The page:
Curled Up In The Cold

Posted on Mar 1, 2009 :: Down Time
Avatar
Posted by , Insight on Business Staff Writer

Jim O'Neill of Beanbasket.com prepares to release the stone.

It was a “toasty” 30 degrees or thereabouts inside the Appleton Curling Club one January night as the thermometer outside hovered around zero. Let’s not go so far as to call it warm inside the building, but the temperature contrast with the world outside was as stark as the winter landscape. On the 9,000-square-foot surface of pebbled ice, eight teams of guys varying widely in age and occupation scurried back and forth across the four marked sheets as they readied for the first games.

If you don’t know anything about curling, the best analogy might be to a game of shuffleboard played on ice, but make no mistake – curling is a full-scale Olympic sport that requires considerable strategy, skill, agility and stamina, especially for the sweepers who help guide the stone down the ice and into position.

For Olympic curlers, the sport is world-class competition. It’s less so for most of these recreational athletes (one exception is Menasha’s Bill Todhunter, who has competed in the national and world championships), but the local curlers take their sport seriously.

“It’s a lifetime sport that’s about competition, but it also has a strong social component,” says Jim O’Neill, sales manager for Beanbasket.com, an Appleton-based provider of e-commerce shopping cart technology. O’Neill has been curling for about 40 years, since his parents dragged him to the Tri-City Curling Club in Wisconsin Rapids.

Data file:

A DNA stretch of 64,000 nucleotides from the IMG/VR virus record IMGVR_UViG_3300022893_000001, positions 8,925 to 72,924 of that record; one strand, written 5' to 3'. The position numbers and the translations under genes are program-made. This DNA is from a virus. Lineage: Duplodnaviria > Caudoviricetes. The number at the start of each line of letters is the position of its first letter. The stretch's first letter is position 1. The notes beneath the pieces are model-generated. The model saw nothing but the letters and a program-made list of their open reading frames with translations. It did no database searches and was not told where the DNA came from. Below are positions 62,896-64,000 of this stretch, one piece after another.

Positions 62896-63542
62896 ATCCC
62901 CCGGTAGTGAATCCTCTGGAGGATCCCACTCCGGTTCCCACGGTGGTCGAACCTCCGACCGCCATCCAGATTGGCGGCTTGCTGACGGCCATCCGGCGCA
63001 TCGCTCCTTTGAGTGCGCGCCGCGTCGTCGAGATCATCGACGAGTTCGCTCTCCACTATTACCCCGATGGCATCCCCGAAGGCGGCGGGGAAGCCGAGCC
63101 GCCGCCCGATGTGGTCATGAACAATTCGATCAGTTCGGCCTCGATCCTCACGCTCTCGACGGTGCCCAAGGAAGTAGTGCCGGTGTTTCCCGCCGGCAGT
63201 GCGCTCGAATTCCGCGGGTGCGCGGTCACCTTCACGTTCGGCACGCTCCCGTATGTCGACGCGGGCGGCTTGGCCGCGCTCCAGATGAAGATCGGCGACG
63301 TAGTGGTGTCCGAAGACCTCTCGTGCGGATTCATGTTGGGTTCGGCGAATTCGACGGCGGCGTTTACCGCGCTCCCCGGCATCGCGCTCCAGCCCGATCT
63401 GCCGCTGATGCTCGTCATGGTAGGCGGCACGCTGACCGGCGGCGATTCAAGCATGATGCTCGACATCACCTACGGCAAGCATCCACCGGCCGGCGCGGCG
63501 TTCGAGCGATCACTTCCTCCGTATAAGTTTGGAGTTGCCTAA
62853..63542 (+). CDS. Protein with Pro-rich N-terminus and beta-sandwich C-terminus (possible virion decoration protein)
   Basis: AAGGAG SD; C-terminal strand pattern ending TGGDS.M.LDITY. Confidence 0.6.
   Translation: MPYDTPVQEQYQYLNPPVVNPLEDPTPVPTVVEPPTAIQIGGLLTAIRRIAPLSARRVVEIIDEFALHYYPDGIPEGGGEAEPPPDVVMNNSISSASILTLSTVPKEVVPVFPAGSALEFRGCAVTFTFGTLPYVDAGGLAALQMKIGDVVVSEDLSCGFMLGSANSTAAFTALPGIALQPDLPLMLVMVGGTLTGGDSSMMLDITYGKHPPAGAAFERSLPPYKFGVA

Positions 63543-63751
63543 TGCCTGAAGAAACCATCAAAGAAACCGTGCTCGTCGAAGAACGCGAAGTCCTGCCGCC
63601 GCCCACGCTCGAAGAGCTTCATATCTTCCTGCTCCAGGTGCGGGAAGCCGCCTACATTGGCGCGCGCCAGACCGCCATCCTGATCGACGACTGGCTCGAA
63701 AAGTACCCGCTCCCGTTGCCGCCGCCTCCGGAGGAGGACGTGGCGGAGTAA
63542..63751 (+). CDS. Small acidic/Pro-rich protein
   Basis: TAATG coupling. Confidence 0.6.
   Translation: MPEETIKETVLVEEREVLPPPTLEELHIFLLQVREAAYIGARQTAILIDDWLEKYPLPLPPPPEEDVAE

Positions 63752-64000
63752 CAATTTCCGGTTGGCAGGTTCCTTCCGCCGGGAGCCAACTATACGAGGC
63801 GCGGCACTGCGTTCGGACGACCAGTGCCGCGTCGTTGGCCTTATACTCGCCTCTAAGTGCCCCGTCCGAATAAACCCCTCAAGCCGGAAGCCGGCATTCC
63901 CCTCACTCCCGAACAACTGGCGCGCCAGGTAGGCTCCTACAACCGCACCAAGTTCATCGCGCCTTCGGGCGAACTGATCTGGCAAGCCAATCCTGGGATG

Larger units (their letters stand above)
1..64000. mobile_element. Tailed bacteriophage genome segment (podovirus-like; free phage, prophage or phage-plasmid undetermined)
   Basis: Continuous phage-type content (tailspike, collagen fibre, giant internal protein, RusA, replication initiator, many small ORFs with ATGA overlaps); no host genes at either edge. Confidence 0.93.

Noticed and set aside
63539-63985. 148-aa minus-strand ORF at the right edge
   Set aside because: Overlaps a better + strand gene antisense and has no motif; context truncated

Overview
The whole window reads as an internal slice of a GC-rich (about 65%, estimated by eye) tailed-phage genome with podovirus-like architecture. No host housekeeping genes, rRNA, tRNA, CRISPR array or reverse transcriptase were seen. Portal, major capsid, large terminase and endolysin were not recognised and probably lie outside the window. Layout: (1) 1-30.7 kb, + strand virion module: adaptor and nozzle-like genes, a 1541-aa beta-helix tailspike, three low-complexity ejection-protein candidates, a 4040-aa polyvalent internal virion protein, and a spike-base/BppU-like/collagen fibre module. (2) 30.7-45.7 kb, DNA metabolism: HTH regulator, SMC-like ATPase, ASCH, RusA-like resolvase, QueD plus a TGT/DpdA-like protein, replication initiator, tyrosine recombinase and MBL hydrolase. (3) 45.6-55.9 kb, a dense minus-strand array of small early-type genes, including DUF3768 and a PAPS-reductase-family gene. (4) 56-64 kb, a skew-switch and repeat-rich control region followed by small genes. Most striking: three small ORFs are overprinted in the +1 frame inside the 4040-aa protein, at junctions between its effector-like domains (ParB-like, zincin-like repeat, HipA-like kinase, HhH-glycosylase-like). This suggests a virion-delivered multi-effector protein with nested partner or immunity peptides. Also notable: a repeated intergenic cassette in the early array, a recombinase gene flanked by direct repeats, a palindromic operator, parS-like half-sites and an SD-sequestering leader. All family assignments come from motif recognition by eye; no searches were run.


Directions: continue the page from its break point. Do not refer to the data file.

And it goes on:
“At first, I’d be telling them I didn’t want to go,” says O’Neill, “but I eventually took to it and 40 years later, here I am.”

O’Neill skips (captains) one of the club’s teams. The friendly competition and social opportunity are big draws for most curlers, he says, but they also like the sportsmanship aspect. Curling tradition dictates that every game is preceded and followed by handshakes all around, and you’re not going to hear any woofing or trash-talking on these curling sheets.

The O’Neill team’s opponent, skipped by Steve Heimrl, jumped off to a lead, thanks to several well-placed shots. Each was greeted with congratulations by O’Neill and his teammates. When O’Neill’s team surged to a one-point lead midway through the game, Heimrl and his squad returned the gesture.

Later, Heimrl and his teammates jumped back into the lead, leaving O’Neill with one last shot to tie it on the final throw, needing to knock out two of his opponents’ stones and leave his own in scoring position. It was not to be.

“There were really quite a few good shots made in the game,” O’Neill says. “Sometimes you have a game where there are a few ‘Plan B’ shots, where the stone doesn’t do exactly what you planned, but it works anyway. In this game, there really were a lot of shots made as they were called.”

For a sport that’s been around for more than 400 years, curling is enjoying a resurgence, probably due in part to exposure in the Olympics.

“We’ve been gaining members, and the Olympics probably has something to do with that,” O’Neill says, “but we also do open houses and we rent the club out a few times each year for corporate events like team-building, so that exposes a few more people to the sport. But most of the people here got into it because they knew someone who was already a member.”

In the end, O’Neill said, the sport is a perfect counterpoint to the competitiveness of business life.

“The sport is competitive, but after the game is over, you all head downstairs to the clubhouse to talk about it and maybe enjoy a beverage. I think that’s a big part of what people like about it.”